Perinatal contraceptive counselling: Effectiveness of a reinforcement intervention on top of standard clinical practice

Azahara Reyes-Lacalle*, Laura Montero-Pons, Josep Maria Manresa-Domínguez, Rosa Cabedo-Ferreiro, Glòria Seguranyes, Gemma Falguera-Puig

*Corresponding author for this work

Research output: Contribution to journalArticleResearchpeer-review

1 Citation (Scopus)

Abstract

Objective: To assess the effectiveness of supplemental perinatal contraceptive counselling in addition to standard Spanish postpartum contraceptive counselling with regard to contraceptive use and use of effective contraception up to 1 year postpartum. Women's satisfaction with counselling and the method chosen was also assessed. Design: Community-randomized trial. Setting: “Reproductive and Sexual Health Care” units of the National Health Care System at twenty public Primary Care facilities in Catalonia (Spain). Participants: 1,004 consecutive pregnant women (~week 30) receiving prenatal care between 1st October 2015 and 31st March 2016. Women were considered eligible for analysis if appropriate information was available. Interventions: At half of the centres, midwives provided the standard Spanish postpartum contraceptive counselling (control group, CG). At the other half, supplemental perinatal contraceptive counselling was provided in addition to standard counselling (intervention group, IG) at different time points during pregnancy and postpartum. This consisted of a leaflet and a blog with practical information about all contraceptive options plus a short reminder message in the mobile phone during the third quarter of pregnancy and a face-to-face or a virtual meeting lasting 20 min in the first 15 days postpartum. Midwives used ad hoc questionnaires to collect information at week 30 of pregnancy (recruitment), and week 6, month 6 and month 12 postpartum. Measurements and findings: 975 women were eligible for analysis (482 in the CG and 493 in the IG). ~33% women had resumed sexual intercourse by week 6, and nearly all by months 6 and 12. Use and effectiveness of contraceptives was similar in both groups at week 6 and month 6. At month 12, more women in the IG used more effective contraception and less women used contraceptives considered somewhat effective vs. those of the CG (P = 0.006). When considering the place of origin, this was only true for Spanish women. Women of other origins had a much higher use of very effective contraceptives at month 12 also in the CG, with contraceptive counselling having scarce effect. On multivariate analysis, conducted only in Spanish women, the additional counselling resulted in a higher use of highly effective methods while having a university degree increased 3.6 times the OR for this behaviour. A bias towards fostering use of very effective contraceptives among women with low education was seen in standard clinical practice. Satisfaction with counselling and the type of contraception chosen was higher in the IG. Key conclusions: Our study has shown that the supplemental counselling tested has a moderate impact on contraceptive use and use of effective contraception in postpartum women. Results of this effort were seen after 6 months postpartum. A possible bias towards women who were more socially vulnerable was found in standard clinical practice, which reduced the effectiveness of the intervention in women who were otherwise the most needy. Implications for practice: Despite the benefits provided by supplemental support in perinatal contraceptive counselling, the existence of a possible bias affecting the effectiveness of these interventions should be investigated and addressed.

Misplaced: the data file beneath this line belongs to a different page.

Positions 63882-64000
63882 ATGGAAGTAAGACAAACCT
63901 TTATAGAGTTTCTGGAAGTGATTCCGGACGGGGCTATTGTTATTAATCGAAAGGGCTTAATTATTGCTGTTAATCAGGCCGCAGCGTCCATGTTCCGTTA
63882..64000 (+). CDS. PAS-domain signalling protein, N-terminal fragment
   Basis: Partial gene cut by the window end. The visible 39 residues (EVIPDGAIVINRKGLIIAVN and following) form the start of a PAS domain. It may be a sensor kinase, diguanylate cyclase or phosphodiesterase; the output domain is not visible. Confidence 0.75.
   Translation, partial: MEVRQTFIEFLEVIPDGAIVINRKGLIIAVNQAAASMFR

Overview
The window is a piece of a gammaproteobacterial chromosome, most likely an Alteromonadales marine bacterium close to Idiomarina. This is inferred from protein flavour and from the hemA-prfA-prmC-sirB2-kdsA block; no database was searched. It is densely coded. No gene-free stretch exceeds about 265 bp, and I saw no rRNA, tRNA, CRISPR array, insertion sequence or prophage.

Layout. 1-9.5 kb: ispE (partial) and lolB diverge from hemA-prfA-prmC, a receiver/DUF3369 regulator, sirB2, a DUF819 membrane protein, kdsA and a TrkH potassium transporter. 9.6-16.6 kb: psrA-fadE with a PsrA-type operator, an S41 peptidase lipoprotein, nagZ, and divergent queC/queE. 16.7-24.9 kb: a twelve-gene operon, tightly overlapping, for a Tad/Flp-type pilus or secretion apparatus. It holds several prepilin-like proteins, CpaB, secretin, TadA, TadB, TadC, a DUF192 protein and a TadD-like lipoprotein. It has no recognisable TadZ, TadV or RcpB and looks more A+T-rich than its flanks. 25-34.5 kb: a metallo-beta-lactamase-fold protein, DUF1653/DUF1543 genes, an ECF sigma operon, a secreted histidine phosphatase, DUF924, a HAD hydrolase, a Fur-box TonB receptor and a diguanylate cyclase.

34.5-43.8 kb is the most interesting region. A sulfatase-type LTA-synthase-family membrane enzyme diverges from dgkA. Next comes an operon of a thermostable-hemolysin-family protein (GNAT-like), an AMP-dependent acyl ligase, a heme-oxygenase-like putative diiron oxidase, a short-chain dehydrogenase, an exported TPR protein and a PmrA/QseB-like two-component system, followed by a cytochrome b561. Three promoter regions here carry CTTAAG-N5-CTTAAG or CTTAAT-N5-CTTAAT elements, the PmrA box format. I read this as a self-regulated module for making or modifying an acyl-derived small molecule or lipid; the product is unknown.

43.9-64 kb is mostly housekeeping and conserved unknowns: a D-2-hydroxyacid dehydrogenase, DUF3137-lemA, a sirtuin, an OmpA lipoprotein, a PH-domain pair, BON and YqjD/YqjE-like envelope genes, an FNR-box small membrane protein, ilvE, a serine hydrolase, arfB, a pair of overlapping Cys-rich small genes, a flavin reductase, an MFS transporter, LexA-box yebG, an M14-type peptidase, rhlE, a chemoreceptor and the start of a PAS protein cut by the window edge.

Original languageEnglish
Article number102631
JournalMidwifery
Volume83
DOIs
Publication statusPublished - Apr 2020

Keywords

  • Birth control
  • Contraception
  • Contraceptive
  • Contraceptive method
  • Family planning
  • Postpartum

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